Every two years the Beat Studies Association puts on its regular conference, typically at a location like a four-year-university in New York City or San Francisco. On November 3 and 4, Harper College will host The Jack Kerouac Centenary. It’s the association’s first in-person event since before the pandemic.
Author and poet Jack Kerouac became a cultural icon as part of the Beat movement, which also included Allen Ginsberg and William S. Burroughs. The Beat Generation was responsible for starting the 1960s counterculture, with Kerouac specifically influencing Jerry Garcia, Janis Joplin, David Bowie and Bob Dylan – who was inspired by the 1957 novel On the Road.
Kerouac and his peers “became the fathers of the counterculture,” said Dr. Kurt Hemmer, Harper College English professor, who will emcee the Kerouac conference. Hemmer is also the Beat Studies Association’s secretary and approached the Harper College Cultural Arts Committee about bringing the international association’s event to campus.
Kerouac, who died in 1969, would have celebrated his 100th birthday in 2022. What sets Harper’s event apart from the many others held this year is the type of lectures and experts it will bring together. Hemmer said the Centenary’s schedule is packed with the top Kerouac scholars in the country, plus some international participants.
“This group we’ll have for these two days is probably the best collection of Jack Kerouac scholars that’s ever been put together in one space,” Hemmer said.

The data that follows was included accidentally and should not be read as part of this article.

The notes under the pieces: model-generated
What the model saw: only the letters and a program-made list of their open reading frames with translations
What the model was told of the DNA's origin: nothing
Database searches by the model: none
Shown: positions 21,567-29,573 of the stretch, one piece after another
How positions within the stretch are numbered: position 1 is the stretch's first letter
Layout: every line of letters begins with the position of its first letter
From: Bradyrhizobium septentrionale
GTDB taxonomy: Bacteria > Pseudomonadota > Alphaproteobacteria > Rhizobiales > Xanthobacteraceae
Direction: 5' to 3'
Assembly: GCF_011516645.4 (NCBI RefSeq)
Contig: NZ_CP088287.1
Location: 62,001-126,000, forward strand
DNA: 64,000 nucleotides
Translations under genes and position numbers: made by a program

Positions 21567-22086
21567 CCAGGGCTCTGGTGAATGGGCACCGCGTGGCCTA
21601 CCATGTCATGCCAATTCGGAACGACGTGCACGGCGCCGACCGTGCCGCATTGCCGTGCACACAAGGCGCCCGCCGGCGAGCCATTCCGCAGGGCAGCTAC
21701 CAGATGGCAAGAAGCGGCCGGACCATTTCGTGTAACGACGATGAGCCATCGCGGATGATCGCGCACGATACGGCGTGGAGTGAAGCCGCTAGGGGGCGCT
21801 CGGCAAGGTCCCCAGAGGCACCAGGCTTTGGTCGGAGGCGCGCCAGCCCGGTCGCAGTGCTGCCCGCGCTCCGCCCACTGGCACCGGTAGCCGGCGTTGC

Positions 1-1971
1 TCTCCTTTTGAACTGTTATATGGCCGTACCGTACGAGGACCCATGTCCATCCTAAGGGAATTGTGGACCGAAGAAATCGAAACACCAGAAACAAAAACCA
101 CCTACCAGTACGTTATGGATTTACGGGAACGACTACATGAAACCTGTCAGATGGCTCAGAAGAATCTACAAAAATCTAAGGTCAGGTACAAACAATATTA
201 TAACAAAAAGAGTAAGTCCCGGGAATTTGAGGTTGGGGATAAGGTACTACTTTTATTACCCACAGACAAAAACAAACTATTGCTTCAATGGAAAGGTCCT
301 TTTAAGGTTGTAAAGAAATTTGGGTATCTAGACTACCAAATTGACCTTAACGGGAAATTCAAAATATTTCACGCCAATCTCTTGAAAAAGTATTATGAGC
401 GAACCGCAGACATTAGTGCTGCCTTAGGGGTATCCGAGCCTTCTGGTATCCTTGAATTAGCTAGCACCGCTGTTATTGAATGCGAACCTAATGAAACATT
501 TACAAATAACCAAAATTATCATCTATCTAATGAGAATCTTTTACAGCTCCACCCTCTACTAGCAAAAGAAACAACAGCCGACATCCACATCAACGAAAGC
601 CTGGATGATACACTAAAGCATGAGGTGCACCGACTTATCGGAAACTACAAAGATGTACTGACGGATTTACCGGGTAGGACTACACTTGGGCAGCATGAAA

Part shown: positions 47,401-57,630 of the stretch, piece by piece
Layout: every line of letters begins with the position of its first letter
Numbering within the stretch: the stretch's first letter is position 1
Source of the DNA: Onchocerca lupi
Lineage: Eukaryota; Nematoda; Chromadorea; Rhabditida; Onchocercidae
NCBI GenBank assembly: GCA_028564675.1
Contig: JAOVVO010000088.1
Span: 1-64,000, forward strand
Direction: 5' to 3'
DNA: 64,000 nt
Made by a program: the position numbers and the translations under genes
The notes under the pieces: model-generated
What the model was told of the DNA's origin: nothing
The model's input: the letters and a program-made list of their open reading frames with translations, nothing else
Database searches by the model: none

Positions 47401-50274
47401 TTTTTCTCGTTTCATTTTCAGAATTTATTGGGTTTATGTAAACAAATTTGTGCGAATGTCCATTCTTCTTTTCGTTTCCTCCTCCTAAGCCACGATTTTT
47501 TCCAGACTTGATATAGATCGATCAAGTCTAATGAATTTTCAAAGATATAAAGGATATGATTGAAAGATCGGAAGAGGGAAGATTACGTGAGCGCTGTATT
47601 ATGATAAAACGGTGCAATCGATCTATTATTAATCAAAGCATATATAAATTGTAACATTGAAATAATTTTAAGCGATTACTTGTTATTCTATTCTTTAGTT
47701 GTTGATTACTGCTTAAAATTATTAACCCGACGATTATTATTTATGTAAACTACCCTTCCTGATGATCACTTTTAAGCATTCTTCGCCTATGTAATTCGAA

Those scholars include both Kerouac’s earliest biographers and his most recent:
“It’s quite amazing to have the first and most recent Kerouac biographers in the same room, with a difference of 50 years between the two biographies,” Hemmer said.
The Beat Studies Association Conference: The Jack Kerouac Centenary
When: 9:30 a.m.-6 p.m. November 3 and 4
Where: Harper College, Building E, Room E106, 1200 W. Algonquin Road, Palatine
Members of the Beat Studies Association will travel from around the world to attend the conference, but the event is free for the Harper community. In addition to celebrating Kerouac, the Centenary is intended to bring attention to the college.
“We want to push the envelope and show that it’s really an outstanding place to get an education that is equal to four-year schools,” Hemmer said, “that you can come here and study abroad and take courses with instructors (who are) on the same level of (professors at) other colleges and universities.”
He also highlighted how students will benefit from the event. Students not only will have the opportunity to mingle with the guest speakers, but they’ll see firsthand what putting on such an event takes: how it’s run, how people present themselves and the logistics necessary for the event to succeed.
The conference will also show students how professors go beyond the classroom, as well as the range of disciplines that can be involved in such an event. For instance, presenters at the Centenary have expertise in English literature, history, comparative literature and French.
“We’ve put together a schedule where everything is fantastic,” Hemmer said. “There is no lull. We have top people throughout both days.”